Built By


Seed Funding

Core Nodes
La Trobe University link

Industry Nodes
Centre for Health Innovation link

LateralPlains-link PPS-link NeighbourhoodCable-link Cisco-link Nominum-link Matrium-link AARNet-link La Trobe-link eVision link

Maddocks link

Phase 4: Automotive Sector and VIC6

The aim of VIC6 Phase 4 was to build one or more demonstrations of IPv6 capability to support applications for the automotive manufacturing sector. Arising from these demonstrations, sector organisations would then be in a good position to gain understanding and experience to allow smooth transition to IPv6, which will ultimately stimulate sector innovation based upon IPv6.

IPv6 is fundamental to the ongoing deployment of Intelligent Transport Systems, the next generation automotive enhancements expected to tap new markets for ongoing growth. Some initiatives currently under way includes the offer of VIC6 testbed facilities to the Dedicated Short Range Communications (DSRC) Industry Panel as part of their work on IPv6 based vehicle to vehicle (V2V) and vehicle to infrastructure (V2I) communications.

This area is based upon VIC6 automotive members supporting the ISO's Communications, Airinterface, Long and Medium range (CALM) wireless communication protocols and air interfaces. CALM spans multiple modes of communications and multiple methods of transmissions in Intelligent Transportation Systems (ITS). The CALM architecture is based on a IPv6 convergence layer that decouples applications from the communication infrastructure.

Development of Phase 4

1. Business Analysis: discussions with the Victorian automotive sector on the business parameters, issues and timelines to IPv6 adoption.

2. IPv6 Demonstration: based upon the Business Analysis, designing relevant demonstrations of automotive sector applications and VIC6 network interoperability.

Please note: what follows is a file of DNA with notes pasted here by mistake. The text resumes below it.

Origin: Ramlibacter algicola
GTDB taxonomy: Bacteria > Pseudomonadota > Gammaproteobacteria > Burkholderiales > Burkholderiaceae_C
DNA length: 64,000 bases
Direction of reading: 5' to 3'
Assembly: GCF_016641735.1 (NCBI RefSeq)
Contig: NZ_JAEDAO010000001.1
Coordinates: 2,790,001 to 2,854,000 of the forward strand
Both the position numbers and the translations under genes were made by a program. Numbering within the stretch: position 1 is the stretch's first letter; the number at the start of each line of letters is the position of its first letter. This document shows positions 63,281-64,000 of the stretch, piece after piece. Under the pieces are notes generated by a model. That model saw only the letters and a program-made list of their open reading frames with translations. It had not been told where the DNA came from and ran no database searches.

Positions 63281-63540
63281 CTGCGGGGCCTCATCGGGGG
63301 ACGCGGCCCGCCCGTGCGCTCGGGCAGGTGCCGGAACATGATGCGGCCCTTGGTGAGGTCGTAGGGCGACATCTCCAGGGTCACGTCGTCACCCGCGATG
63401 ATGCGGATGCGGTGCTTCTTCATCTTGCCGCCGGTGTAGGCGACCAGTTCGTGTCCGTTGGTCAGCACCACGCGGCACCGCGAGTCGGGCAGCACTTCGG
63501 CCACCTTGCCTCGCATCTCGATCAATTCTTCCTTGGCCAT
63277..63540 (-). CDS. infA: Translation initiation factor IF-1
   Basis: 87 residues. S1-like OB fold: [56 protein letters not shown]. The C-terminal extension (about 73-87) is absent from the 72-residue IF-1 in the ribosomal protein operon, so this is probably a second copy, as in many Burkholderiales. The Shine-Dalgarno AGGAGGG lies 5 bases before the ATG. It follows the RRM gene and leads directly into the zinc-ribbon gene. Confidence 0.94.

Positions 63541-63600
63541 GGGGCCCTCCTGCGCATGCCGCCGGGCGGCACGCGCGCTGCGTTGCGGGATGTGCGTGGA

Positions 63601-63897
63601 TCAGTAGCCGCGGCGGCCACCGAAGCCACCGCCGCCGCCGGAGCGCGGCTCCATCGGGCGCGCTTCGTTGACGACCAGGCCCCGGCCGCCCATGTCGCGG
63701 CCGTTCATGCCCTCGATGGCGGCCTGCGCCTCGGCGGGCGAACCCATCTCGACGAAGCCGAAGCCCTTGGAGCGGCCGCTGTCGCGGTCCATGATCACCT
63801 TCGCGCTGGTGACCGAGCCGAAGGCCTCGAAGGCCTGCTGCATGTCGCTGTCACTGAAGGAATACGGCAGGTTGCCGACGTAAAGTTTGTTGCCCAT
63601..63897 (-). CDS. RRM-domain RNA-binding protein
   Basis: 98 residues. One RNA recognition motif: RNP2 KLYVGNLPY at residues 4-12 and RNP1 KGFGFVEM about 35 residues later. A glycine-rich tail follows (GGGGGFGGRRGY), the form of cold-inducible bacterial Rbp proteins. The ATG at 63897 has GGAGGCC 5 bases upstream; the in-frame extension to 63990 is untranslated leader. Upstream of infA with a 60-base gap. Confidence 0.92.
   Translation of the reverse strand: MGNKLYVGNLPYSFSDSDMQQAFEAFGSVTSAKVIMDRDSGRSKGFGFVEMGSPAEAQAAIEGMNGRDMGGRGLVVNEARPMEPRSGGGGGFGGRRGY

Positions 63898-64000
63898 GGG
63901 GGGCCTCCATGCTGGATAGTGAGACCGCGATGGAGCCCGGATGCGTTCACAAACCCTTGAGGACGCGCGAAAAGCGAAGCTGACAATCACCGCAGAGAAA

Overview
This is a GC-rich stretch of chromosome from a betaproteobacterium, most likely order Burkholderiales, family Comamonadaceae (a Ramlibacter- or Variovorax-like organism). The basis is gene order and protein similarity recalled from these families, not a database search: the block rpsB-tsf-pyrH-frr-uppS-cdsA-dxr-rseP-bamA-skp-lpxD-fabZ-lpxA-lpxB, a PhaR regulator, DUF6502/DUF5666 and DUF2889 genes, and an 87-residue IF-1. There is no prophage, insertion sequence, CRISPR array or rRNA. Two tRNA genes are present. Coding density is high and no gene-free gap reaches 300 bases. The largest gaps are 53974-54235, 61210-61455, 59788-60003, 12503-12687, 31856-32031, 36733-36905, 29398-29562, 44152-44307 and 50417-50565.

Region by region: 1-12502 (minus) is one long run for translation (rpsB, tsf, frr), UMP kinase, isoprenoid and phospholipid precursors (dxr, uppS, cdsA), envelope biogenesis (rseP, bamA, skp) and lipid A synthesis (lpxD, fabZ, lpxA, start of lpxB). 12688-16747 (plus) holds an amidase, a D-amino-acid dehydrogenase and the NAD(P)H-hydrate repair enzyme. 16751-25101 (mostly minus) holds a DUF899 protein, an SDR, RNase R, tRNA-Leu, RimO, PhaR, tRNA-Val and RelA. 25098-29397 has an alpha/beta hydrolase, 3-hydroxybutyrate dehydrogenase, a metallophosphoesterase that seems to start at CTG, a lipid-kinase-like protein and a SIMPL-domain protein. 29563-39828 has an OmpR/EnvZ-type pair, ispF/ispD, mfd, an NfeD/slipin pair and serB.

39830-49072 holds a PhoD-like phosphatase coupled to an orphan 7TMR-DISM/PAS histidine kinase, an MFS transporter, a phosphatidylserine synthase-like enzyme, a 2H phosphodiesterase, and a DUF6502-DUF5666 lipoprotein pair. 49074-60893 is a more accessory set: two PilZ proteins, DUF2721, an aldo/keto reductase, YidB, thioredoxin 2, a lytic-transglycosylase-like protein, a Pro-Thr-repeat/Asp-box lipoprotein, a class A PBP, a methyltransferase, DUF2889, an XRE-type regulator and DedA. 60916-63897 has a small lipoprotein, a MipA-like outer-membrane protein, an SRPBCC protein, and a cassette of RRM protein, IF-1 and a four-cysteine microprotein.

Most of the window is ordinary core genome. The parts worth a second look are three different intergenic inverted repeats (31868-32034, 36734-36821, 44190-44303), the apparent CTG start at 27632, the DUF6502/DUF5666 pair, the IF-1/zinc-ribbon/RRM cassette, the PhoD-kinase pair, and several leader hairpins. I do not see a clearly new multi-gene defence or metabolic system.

3. Project Review: Based upon the above, providing a written analysis on the results, the issues arising, and the potential benefits of IPv6 to the automotive sector.

Automotive Sector Input

Business input into the use of the VIC TestNet in automotive areas was pursued in a number of forums. Industry meetings were attended by IPv6Now personnel from late in 2008, where opportunities to engage in the VIC6 program were discussed with participants. Discussions have continued over the whole of 2009, both in person and by email.

Meetings included the AusDSRC Industry Cluster meetings on 2/12/2008 in Melbourne, 12/2/2009 in Adelaide, 22/4/2009 in Brisbane, and 17/6/2009 in Sydney. VIC6 was also discussed with the delegates at Embedded Systems Australia and at NICTA meetings, such as on 28/5/2009. Briefing and discussions were held with the Federation of Automotive Parts Manufacturers (FAPM).

In November 2009 the Intelligent Transportation Systems '09 conference was held in Melbourne, attended by the researchers, company staff, government agencies, and international delegates involved in ITS. A VIC6 Automotive Sector Workshop was held during the conference, on 18/11/2009.